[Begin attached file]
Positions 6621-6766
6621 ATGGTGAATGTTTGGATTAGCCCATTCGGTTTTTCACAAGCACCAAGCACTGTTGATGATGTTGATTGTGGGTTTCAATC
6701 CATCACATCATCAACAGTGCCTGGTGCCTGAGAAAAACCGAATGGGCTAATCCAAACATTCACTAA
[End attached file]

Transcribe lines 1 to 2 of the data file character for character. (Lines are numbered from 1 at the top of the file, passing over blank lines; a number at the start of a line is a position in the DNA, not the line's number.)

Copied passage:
Positions 6621-6766
6621 ATGGTGAATGTTTGGATTAGCCCATTCGGTTTTTCACAAGCACCAAGCACTGTTGATGATGTTGATTGTGGGTTTCAATC